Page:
From the WETA team that created the Peabody Award-winning series Latino Americans and the film The Jewish Americans comes a new four-hour documentary series about the Italian experience in America. Seven years in the making, the WETA film The Italian Americans premieres this month on public television nationwide, exploring the evolution of Italian Americans – from the late 19th century to the present – from “outsiders” to some of the most prominent leaders of business, politics and the arts today. Written and produced by John Maggio and narrated by Academy Award-nominated actor Stanley Tucci, the series is a production of WETA and Ark Media, in association with John Maggio Productions.
Now streaming so you can watch it online: http://video.pbs.org/program/
The Italian Americans explores a universal aspect of the immigrant story – the struggle of a group to adapt to a new environment and become participants in American life – while illuminating the distinct experience and unique, engaging culture of Italian Americans. Through extensive archival materials, and interviews with historians and journalists, and Italian Americans such as Tony Bennett, David Chase, Dion DiMucci, Gay Talese, Adriana Trigiani and John Turturro, the WETA series spotlights those who played vital roles in shaping the relationship between Italians and mainstream American society. The film includes the stories of Amadeo Giannini, who founded Bank of America; early 20th-century union activist and poet Arturo Giovannitti; Rudolph Valentino, the 1920s film star and sex symbol; Joe DiMaggio, one of the most celebrated baseball players of his generation; and U.S. Representative Nancy Pelosi, former New York Governor Mario Cuomo and U.S. Supreme Court Associate Justice Antonin Scalia, who each broke new ground for Italian Americans in public service.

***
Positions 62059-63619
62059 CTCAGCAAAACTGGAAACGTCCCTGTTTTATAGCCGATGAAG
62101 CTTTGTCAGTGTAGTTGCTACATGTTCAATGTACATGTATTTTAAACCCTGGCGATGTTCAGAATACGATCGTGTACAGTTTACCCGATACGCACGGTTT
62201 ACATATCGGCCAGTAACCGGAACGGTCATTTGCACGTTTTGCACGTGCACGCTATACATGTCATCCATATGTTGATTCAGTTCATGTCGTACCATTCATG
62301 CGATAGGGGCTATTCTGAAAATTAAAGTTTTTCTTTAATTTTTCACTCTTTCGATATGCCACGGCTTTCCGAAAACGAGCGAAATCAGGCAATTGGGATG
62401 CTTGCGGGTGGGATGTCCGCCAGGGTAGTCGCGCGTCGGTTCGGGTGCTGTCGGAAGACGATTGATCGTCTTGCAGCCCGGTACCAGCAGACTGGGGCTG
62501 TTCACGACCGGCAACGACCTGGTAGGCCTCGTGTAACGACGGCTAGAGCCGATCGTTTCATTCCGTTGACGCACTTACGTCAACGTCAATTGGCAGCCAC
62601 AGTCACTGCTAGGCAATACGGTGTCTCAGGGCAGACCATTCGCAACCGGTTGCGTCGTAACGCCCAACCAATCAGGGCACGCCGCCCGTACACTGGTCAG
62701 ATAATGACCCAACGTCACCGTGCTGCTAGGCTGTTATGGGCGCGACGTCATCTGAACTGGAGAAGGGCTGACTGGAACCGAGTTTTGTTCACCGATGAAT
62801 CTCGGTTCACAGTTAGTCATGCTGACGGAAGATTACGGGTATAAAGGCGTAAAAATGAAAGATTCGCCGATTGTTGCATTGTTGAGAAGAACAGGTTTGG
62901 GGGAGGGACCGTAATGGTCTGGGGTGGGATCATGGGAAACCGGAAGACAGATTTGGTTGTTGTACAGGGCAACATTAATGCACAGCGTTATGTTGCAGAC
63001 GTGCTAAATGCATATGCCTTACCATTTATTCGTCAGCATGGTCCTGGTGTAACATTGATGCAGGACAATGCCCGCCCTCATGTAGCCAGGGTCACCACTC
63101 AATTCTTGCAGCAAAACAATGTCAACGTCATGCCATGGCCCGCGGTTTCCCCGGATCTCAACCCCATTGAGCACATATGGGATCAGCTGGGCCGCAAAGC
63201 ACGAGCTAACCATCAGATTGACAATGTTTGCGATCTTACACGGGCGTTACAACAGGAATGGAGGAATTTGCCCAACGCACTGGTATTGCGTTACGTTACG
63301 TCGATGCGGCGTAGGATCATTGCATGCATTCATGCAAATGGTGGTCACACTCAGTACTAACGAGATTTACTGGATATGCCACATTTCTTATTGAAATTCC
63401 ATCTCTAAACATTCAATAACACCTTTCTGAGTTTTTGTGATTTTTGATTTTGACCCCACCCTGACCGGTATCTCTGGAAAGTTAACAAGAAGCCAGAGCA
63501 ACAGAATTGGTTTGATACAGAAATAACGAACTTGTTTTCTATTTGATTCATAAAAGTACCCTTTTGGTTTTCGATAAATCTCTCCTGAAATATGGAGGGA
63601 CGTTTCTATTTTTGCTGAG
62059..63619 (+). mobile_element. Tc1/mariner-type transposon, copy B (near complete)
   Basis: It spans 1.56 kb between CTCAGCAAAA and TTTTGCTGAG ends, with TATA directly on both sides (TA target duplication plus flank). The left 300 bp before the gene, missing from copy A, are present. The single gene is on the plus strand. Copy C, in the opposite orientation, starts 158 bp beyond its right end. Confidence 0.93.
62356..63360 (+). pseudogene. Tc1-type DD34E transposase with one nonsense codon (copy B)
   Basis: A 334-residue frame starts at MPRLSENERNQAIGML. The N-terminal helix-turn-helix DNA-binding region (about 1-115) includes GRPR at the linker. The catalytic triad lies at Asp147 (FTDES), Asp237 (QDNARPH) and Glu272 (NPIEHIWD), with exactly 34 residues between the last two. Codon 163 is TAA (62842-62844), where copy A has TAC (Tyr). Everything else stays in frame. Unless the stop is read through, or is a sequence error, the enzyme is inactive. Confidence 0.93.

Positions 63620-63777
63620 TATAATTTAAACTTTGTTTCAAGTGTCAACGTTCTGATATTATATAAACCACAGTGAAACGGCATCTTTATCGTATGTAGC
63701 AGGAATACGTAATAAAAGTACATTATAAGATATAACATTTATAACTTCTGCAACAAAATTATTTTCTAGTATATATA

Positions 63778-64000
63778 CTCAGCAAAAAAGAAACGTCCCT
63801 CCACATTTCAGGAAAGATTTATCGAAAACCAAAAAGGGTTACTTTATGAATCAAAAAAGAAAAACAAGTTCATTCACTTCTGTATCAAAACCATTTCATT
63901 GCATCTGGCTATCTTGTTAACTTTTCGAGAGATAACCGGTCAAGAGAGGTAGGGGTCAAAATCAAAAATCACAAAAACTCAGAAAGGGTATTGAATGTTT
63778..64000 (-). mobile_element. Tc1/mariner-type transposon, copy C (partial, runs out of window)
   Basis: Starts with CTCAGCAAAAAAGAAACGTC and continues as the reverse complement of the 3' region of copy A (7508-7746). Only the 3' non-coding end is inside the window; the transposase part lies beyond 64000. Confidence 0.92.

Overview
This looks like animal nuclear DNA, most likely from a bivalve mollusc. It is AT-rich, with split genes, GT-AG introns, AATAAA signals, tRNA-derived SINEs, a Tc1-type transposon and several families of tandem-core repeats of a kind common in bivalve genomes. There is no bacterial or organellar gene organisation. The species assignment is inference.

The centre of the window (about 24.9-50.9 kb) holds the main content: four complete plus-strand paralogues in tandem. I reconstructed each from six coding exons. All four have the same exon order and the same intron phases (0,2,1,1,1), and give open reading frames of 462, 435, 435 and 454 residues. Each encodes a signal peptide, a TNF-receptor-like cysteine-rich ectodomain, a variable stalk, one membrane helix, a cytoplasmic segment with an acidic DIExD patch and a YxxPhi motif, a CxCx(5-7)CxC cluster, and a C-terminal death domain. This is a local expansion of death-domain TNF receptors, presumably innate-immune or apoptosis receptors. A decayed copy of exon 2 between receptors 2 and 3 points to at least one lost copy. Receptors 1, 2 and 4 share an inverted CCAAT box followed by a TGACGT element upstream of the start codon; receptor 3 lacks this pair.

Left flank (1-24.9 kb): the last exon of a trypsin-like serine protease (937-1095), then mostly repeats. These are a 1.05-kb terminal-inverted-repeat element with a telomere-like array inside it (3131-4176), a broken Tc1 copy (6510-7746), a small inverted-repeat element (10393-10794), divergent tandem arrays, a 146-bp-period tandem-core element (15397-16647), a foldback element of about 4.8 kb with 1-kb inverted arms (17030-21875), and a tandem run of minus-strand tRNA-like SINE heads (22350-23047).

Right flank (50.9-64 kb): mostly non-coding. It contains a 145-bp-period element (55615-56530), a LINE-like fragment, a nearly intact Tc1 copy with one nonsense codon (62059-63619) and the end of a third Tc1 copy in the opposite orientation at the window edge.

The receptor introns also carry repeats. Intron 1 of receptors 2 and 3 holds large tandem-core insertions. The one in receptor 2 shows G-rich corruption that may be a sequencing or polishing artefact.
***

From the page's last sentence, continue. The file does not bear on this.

“The first waves of Italian immigrants in this country weren’t embraced very warmly by mainstream society,” said John Maggio. “They were basically held at arm’s length and looked upon with a certain amount of disdain and suspicion. But eventually, the children of those first immigrants, and their children, began to gain a foothold in positions of power and would become some of the most influential and important leaders of American life in the 20th century.”